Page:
It must be said that the good people of Fermanagh hadn’t exactly seen this one coming. Clones was, shall we say, sparsely populated last Saturday. And who can blame the stayaways? Fermanagh had been abject in their surrender to Down in the Ulster semifinal, they’d shown no sign of any sort of form and their season looked destined to be another of broken promise and unfulfilled expectation.
And by halftime here, few had seen anything to suggest otherwise. But then they came out and blew Meath off the pitch. They scored 1-9 in that second half to Meath’s 0-4. They were slick, they were clever and every shot they tried seemed to sail over. Raymond Gallagher finished with 1-5 and it was through him, Barry Owens and Shane McDermott that an unlikely, if not quite earth-shattering, victory was secured.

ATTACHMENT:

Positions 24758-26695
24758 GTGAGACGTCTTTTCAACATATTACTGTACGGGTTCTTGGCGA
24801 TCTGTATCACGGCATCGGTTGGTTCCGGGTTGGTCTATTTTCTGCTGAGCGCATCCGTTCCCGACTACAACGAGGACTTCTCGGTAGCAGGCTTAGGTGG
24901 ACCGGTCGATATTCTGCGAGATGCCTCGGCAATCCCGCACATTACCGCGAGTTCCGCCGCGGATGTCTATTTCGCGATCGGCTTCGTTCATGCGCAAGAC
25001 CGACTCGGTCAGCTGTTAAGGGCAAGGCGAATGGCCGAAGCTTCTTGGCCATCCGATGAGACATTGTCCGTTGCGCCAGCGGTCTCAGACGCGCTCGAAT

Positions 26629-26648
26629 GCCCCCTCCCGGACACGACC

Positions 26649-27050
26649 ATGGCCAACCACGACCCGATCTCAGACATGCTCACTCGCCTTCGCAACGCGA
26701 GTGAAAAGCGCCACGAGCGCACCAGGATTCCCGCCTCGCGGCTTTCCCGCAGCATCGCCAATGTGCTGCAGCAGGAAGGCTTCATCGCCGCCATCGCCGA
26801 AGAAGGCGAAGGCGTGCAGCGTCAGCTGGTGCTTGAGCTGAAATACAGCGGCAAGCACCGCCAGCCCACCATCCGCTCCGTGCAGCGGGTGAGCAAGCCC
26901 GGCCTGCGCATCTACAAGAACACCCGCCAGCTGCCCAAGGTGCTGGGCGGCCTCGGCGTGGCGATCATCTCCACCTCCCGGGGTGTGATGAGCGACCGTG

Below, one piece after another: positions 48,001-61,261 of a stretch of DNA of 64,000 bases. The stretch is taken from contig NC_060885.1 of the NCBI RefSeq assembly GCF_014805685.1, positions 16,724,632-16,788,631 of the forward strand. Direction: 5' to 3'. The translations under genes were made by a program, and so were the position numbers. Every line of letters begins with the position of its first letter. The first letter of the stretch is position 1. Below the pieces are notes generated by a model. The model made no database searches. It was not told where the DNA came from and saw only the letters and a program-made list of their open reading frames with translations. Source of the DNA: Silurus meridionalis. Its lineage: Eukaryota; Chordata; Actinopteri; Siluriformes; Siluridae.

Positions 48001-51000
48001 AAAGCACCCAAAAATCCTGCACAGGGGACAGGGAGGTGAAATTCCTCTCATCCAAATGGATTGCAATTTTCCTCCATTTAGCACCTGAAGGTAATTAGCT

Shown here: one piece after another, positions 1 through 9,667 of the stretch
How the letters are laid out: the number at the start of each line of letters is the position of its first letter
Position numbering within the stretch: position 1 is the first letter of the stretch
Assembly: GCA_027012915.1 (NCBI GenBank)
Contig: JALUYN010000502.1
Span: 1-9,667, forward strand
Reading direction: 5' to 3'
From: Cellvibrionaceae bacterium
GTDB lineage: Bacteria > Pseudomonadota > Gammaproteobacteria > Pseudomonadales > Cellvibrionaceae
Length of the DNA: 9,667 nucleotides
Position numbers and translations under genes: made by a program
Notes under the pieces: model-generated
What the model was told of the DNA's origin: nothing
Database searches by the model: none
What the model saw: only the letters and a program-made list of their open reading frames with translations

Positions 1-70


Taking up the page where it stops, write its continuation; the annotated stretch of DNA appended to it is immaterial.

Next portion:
ROSCOMMON 1-20, OFFALY 1-15
You can say what you like about Frankie Dolan, but boy, the kid can play. He’s an annoying little runt at the worst of times, but last Saturday was the best of times. He was simply awesome in leading Roscommon to victory in this pulsating match, which had to go to extra time after the 70 minutes left the teams at 1-13 each.
Dolan finished the evening with 12 points and he kicked them from everywhere. He kicked close-in frees, long-range frees, a few points on the run and a 45. And then, with the game in its second period of extra time, he went over to take a sideline ball near to where his manager Tom Carr was standing. He looked over and asked could he go for it. Carr gave him the nod. Dolan slotted it over to send Roscommon 4 points clear. It was the kind of performance that wins a man an All-Star.
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DONEGAL 2-19, TIPPERARY 0-15
Donegal won the match but Tipperary’s Declan Browne won all the praise. The Munster side were well in this game — thanks to Browne, who finished with 9 points — up until the hour mark, but they faded badly after that.